Iowa legislative budget work in progress

DES MOINES – A sure harbinger of the adjournment of the 2021 legislative session came on Monday when the Senate Appropriations Committee introduced the first state budget bill – although the end is still weeks away.

Committee members approved Senate Study Bill 1256 – a generally uncontroversial bill intended to finance the operations of the State Department of Transportation from the road use tax fund and the primary road fund for fiscal year 2022.

The Senate measure was passed without dissent. But it is perhaps one of the few bipartisan deals that take place as lawmakers tackle budget and tax policy issues with the unofficial adjournment target set for April 30 – the 110th day in session, when daily expenses run out for part-time Iowa members. General assembly.

Monday’s action came after the House and Senate met for less than 10 minutes before ending the day’s work as talks between majority Republicans take place behind closed doors on the list in declining priorities – although the heaviest legislative lifts – awaiting action.

Senate Republicans previously announced a 2022 budget target of $ 7.999 billion for state spending. But they acknowledged that the amount will likely increase as they negotiate funding for broadband expansion and other priorities with Gov. Kim Reynolds and the majority Republicans in the House, who have yet to release their statements. expenditure forecasts for the next fiscal year. The Senate number represented an increase of $ 195 million over current funding with increases of $ 80 million for education, $ 98 million for health care and $ 60 million for mental health services .

Governor Kim Reynolds’ Budget Plan

The governor’s budget plan set a target of $ 8.1 billion for state spending – a 3.7% increase that would fund priorities in expanding broadband, education programs primary and secondary and mental health for adults and children. Reynolds is seeking to increase the state’s general fund appropriations by $ 331.4 million. This included the first of three annual payments of $ 150 million for broadband, a 2.5% increase in state aid to K-12 schools and community colleges, an increase of $ 15 million. to regent universities, $ 38.7 million for Medicaid and human services needs and $ 15 million for health.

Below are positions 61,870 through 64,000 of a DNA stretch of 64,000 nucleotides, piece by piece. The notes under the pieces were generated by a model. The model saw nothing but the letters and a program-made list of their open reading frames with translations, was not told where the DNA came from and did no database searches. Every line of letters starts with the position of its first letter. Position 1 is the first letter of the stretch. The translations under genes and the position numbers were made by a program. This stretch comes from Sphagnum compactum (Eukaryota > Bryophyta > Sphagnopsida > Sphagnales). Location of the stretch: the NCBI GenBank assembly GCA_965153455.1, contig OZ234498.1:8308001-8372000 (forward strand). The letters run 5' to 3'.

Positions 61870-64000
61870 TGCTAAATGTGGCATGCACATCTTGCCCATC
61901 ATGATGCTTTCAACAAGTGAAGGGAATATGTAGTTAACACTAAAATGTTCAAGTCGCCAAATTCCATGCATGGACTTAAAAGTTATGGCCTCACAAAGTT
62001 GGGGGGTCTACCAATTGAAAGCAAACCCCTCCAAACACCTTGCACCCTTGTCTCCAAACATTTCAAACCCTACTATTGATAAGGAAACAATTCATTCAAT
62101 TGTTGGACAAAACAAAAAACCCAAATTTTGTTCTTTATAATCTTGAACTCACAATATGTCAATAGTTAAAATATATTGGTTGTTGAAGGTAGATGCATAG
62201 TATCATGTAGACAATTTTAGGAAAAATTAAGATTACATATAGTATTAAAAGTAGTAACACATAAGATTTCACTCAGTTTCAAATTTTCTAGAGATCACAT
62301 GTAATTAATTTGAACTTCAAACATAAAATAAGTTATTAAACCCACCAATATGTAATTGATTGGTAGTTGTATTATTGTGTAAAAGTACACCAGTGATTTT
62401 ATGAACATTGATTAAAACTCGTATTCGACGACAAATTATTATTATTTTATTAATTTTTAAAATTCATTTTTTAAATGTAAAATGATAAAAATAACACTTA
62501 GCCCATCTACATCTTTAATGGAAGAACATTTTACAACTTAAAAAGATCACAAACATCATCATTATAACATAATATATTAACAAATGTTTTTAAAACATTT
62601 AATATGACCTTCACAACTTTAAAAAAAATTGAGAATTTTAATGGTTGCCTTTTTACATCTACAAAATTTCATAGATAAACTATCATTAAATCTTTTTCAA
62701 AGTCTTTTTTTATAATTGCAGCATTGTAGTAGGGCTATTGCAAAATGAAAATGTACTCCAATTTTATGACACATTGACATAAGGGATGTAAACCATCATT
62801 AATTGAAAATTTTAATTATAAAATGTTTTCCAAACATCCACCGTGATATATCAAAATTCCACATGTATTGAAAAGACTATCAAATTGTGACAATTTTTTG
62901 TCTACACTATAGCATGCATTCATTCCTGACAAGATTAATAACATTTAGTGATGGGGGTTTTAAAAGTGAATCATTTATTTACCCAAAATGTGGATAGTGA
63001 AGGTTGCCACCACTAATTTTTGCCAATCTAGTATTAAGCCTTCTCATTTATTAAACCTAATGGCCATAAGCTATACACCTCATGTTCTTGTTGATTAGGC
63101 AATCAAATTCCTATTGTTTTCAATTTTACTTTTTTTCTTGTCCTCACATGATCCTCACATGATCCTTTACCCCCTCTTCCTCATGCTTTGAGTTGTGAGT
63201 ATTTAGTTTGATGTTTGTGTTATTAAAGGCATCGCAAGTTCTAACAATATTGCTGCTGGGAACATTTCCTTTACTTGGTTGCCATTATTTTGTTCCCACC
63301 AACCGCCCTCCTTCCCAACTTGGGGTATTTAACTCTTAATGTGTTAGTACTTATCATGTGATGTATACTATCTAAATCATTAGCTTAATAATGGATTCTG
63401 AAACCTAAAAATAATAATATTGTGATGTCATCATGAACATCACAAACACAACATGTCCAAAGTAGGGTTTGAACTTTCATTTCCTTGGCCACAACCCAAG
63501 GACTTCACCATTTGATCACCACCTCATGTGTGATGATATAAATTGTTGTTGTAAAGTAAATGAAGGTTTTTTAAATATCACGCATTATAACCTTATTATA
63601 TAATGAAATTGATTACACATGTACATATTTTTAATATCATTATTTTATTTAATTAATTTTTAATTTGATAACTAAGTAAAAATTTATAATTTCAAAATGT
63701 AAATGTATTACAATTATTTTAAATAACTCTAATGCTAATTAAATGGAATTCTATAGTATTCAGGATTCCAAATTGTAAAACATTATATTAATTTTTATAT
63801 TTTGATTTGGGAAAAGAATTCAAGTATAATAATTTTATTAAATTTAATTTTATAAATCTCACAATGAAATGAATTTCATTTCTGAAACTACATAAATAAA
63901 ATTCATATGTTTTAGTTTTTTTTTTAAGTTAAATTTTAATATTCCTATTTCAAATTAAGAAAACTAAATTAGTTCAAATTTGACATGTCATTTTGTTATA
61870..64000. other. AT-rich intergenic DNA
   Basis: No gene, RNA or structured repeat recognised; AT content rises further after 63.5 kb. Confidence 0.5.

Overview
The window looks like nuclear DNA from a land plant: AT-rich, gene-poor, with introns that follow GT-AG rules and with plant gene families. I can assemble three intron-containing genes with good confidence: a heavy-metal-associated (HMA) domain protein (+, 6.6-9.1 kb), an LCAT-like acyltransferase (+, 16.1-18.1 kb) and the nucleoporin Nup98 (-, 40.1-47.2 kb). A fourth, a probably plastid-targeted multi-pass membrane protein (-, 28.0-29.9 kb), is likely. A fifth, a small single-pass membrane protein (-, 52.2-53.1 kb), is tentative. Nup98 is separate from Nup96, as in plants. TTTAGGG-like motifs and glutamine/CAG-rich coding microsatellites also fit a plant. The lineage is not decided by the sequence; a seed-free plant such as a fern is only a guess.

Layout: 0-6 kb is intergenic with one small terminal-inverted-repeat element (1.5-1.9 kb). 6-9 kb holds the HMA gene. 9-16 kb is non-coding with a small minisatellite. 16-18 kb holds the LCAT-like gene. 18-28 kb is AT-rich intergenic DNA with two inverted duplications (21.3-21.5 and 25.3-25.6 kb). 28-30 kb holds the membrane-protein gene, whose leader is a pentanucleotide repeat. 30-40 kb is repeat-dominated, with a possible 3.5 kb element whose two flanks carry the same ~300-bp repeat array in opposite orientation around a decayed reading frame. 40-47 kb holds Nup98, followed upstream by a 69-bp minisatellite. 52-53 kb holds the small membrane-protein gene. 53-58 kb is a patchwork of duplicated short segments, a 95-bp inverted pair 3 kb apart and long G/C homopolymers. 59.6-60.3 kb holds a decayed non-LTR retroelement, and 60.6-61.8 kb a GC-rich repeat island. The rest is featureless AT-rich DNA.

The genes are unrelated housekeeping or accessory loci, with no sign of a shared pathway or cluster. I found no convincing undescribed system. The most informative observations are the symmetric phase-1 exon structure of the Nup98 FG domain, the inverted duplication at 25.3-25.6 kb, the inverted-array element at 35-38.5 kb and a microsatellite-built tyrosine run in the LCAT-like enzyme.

Senate Republicans propose tax break

Senate Republicans are also proposing significant tax relief by eliminating 2018 income tax “ triggers ” with a reduction in state revenue of about $ 110 million in the first year, phasing out state inheritance tax and reorganizing the mental health tax with a state takeover. local costs which funders say will reduce property taxes by $ 100 million.

House Republicans have indicated they plan to commit around $ 100 million to broadband expansion. But they have not weighed in on various tax cut proposals other than approving a bill pending Senate action to remove state taxes on federal PPP grants and loans for individuals. companies and unemployment insurance benefits for Iowa workers affected by the impacts of the COVID-19 pandemic.

Minority Democrats weigh

Minority Democrats who occupy high-ranking positions on the House and Senate appropriation committees told progressive groups during a call to Zoom on Monday that the state’s budget position was fairly strong with a good revenue growth and an infusion of $ 4.5 billion in federal relief funds to Iowa for state and local needs. up from $ 1.25 billion in the last fiscal year. However, they did not anticipate that the favorable numbers would translate into more money for state budget areas that have operated on status quo budgets since 2011 beyond increases for K-12 schools and needs. Medicaid with GOP conservatives focused on cutting taxes and cutting government.

“On the credit side, I’m sort of anticipating a year at the bare minimum when most government services will receive a modest increase, if any. The real debate between the House and the Senate will be over these tax expenditures, ”said Rep. Chris Hall, D-Sioux City, a senior member of the House Appropriations Committee, who highlighted the deaths of two members of the House staff. Anamosa Penitentiary as evidence that when basic services are not funded, “it cascades and we start to see results.”

Sen. Joe Bolkcom, D-Iowa City, a senior member of the Senate Appropriations Committee, said he hoped the proposed $ 4 million increase in justice system funding in Senate GOP goals was an indication that more funding will be put into correctional housing. inmates at levels beyond the design capabilities of the state prison. But he questioned whether this level would finance staffing needs beyond just covering wage increases for current workers.

“We have the money. It’s not like we’re broke. Is it going to be a priority for them? And it’s sad to have this kind of tragedy to basically have a legitimate conversation to even do it, ”he said.

Overall, Bolkcom said: ‘I think we’re going to be unhappy with the level of funding for things like community colleges, child care, mental health, our public universities, our prisons, our courts – you name it, we’re going to under-invest in it with the budget that has been proposed at this point.

Transport budget bill

During committee business on Monday, Sen. Craig Johnson, R-Independence, said the FY2022 transportation budget bill introduced by Senate Republicans was a $ 398 million package representing a net decrease in funding of $ 2.9 million, but an increase of seven full-time employees. for the State Department of Transportation of the road use tax fund and the primary road fund. More money was included for major maintenance needs, replacing medium and heavy trucks for the highway division, and restocking road salt supplies, he said.

Comments: (515) 243-7220;

The State Capitol is lit up by the sunset in Des Moines on February 16, 2017. (Rebecca F. Miller / The Gazette)

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